“He didn't know the details of this until we knew the details of it, which is a couple of weeks ago, maybe not even a couple of weeks, maybe 10 days ago,” Giuliani said.

The former New York City mayor went on to say that Cohen organized the payment to make sure the story didn't come out in final weeks of the presidential election.

"Imagine if that came out on Oct 10, 2016 in the middle of the last debate with Hillary Clinton," said Giuliani. "Cohen didn’t even ask. Cohen made it go away, he did his job."

The president also tweeted on Thursday that Cohen entered into a nondisclosure agreement with Daniels, whose legal name is Stephanie Clifford, which he said was “very common among celebrities and people of wealth.”

He said the agreement was used to stop Daniels from making “false and extortionist” claims about an alleged affair.

In 2016, Daniels signed a settlement agreement requiring her not to talk about the relationship. She has filed a lawsuit against Trump and Cohen in an effort to have it tossed out — in part because Trump did not sign it.

A federal judge put her case on hold last week for at least 90 days due to the ongoing criminal investigation into Cohen.

Trump said that Daniels had signed a “detailed letter admitting there was no affair.”

Rudy Giuliani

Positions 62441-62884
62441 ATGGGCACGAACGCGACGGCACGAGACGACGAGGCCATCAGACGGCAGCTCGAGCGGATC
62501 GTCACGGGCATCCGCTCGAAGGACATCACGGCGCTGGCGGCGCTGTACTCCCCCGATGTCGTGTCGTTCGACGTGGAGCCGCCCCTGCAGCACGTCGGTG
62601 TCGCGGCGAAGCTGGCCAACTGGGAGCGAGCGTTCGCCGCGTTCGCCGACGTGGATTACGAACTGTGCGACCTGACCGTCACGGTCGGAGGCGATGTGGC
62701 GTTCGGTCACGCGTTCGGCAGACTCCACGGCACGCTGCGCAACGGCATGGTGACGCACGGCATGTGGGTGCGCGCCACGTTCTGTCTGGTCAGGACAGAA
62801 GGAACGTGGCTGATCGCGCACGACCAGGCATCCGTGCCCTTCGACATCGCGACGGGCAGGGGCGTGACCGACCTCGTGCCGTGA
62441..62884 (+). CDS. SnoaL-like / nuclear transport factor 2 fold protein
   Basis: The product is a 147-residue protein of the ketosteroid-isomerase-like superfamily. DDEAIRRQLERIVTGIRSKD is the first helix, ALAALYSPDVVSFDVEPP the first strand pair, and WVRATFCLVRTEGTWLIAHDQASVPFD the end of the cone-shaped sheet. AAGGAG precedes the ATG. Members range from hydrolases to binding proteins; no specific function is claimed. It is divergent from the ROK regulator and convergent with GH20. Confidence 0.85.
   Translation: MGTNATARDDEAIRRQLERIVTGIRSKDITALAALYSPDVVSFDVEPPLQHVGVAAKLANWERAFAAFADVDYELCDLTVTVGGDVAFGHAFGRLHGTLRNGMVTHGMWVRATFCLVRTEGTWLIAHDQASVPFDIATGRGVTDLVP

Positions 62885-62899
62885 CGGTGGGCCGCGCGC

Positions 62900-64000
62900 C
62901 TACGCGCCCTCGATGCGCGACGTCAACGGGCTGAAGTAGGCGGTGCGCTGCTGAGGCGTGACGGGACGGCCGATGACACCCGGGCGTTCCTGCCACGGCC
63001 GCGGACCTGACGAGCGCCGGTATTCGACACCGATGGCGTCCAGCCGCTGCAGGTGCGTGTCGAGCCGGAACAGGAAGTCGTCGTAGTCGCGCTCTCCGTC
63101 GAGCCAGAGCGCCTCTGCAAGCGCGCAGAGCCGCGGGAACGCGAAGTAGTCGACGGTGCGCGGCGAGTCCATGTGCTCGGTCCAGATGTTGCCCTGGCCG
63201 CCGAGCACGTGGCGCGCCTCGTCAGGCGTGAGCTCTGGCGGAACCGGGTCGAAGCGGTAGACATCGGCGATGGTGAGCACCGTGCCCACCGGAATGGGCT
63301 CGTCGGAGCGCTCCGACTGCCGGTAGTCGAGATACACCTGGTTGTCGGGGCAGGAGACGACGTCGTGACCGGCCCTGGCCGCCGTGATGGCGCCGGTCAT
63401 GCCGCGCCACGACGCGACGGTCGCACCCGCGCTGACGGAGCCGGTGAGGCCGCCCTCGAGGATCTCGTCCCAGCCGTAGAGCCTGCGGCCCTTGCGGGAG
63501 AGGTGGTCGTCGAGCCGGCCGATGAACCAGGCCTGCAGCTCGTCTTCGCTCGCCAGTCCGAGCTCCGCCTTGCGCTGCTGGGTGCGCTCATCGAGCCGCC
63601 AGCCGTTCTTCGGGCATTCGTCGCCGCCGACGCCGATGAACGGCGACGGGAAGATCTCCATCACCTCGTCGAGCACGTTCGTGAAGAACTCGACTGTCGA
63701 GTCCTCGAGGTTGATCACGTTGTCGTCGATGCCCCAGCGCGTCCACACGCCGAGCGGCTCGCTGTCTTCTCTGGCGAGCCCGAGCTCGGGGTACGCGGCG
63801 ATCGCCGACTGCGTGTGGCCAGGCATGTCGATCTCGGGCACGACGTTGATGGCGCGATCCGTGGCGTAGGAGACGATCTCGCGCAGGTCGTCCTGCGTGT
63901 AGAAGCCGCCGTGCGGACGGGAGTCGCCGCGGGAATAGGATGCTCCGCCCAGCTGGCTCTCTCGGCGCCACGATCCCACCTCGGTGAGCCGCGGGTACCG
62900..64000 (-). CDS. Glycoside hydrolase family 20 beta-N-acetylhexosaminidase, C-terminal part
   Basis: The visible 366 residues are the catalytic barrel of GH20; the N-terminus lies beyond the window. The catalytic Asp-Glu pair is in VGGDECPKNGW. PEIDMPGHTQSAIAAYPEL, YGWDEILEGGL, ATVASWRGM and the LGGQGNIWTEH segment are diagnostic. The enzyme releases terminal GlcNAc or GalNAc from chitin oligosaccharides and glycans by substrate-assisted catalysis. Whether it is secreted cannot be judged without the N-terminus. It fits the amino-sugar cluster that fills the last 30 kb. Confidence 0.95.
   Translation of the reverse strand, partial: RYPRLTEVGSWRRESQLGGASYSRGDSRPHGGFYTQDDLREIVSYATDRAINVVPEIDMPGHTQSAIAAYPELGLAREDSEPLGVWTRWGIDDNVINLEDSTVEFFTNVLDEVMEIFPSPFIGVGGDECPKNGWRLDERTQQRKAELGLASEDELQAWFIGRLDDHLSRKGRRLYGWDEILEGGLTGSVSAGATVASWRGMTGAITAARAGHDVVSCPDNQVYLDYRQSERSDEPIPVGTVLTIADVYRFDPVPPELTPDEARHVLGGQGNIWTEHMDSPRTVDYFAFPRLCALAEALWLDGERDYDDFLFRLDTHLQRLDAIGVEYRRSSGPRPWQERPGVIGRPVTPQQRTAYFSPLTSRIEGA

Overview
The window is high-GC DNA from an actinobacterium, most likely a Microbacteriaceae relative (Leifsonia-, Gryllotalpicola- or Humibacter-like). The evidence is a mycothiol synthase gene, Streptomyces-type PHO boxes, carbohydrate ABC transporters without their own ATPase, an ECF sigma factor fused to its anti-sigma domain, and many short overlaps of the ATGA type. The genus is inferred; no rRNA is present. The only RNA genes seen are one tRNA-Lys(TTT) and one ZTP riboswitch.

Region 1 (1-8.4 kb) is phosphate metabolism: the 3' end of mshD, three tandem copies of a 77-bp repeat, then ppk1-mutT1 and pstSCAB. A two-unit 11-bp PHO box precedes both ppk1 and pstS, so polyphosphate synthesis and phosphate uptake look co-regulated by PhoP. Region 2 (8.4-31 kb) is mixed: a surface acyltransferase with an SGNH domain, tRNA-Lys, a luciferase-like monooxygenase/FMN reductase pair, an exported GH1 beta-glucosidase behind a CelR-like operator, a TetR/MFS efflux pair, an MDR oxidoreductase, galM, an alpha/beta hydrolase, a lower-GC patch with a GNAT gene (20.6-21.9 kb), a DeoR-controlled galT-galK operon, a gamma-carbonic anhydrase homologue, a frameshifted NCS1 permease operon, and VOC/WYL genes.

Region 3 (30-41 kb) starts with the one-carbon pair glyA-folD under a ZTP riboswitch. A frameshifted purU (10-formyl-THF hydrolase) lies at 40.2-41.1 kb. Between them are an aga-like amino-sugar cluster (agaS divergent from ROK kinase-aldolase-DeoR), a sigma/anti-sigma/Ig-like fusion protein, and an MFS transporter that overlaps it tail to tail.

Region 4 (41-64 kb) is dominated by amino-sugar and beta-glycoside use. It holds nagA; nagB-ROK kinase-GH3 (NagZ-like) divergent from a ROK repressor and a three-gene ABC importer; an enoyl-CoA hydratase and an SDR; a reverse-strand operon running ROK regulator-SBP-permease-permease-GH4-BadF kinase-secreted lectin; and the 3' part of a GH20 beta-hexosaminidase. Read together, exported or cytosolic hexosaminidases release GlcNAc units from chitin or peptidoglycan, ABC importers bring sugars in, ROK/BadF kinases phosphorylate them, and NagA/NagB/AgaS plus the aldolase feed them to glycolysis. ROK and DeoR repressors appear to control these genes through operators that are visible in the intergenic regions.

Timothy A. Clary / AFP / Getty Images

Rudy Giuliani

Speaking on MSNBC after the tweets, Daniels' attorney Michael Avenatti lambasted Trump's legal team.

“If anybody thinks Donald Trump wrote those tweets then they haven't been paying attention over the last couple years. I don't know the lawyer that wrote this, but you can tell a lawyer wrote it, because all you have to do is count the number of commas in the running sentence in the first tweet,” he said, adding, “Whoever the lawyer is that wrote this, that lawyer is also a moron.”

He accused Trump and his associates of orchestrating a “cover-up.”

“What we heard from Michael Cohen and from the people defending Michael Cohen for months was that the president never knew anything about the agreement, never knew anything about the payment, that Michael Cohen went off and did this on his own. We know that to be a sack of lies,” he said.

“This is about a cover-up. It's about lies told to the American people.

“If, in fact, what is suggested here last night by Rudy Giuliani is, in fact, true — namely that law firm invoices for make-believe work, or work that everyone always knew was never going to be performed, were submitted for reimbursement by the
president and that's how the reimbursement took place of $130,000 — that's a crime. There's serious consequences associated with that.

“There may be money laundering, there may be bank fraud, there may be campaign finance violations. This is a serious, serious problem.”

Giuliani added on Fox News on Thursday that Cohen had paid the money because he was being a “good lawyer.”

“If we had to defend this as not being a campaign contribution, I think we could do that. This was for personal reasons,” he said.

“This is that the president had been hurt personally — not politically, personally, so much — and the first lady, by some of the false allegations. That one more false allegation, six years old, I think he was trying to help the family, and for that the man is being treated like some kind of villain, and I think he was just being a good lawyer, and a good man.”

ADVERTISEMENT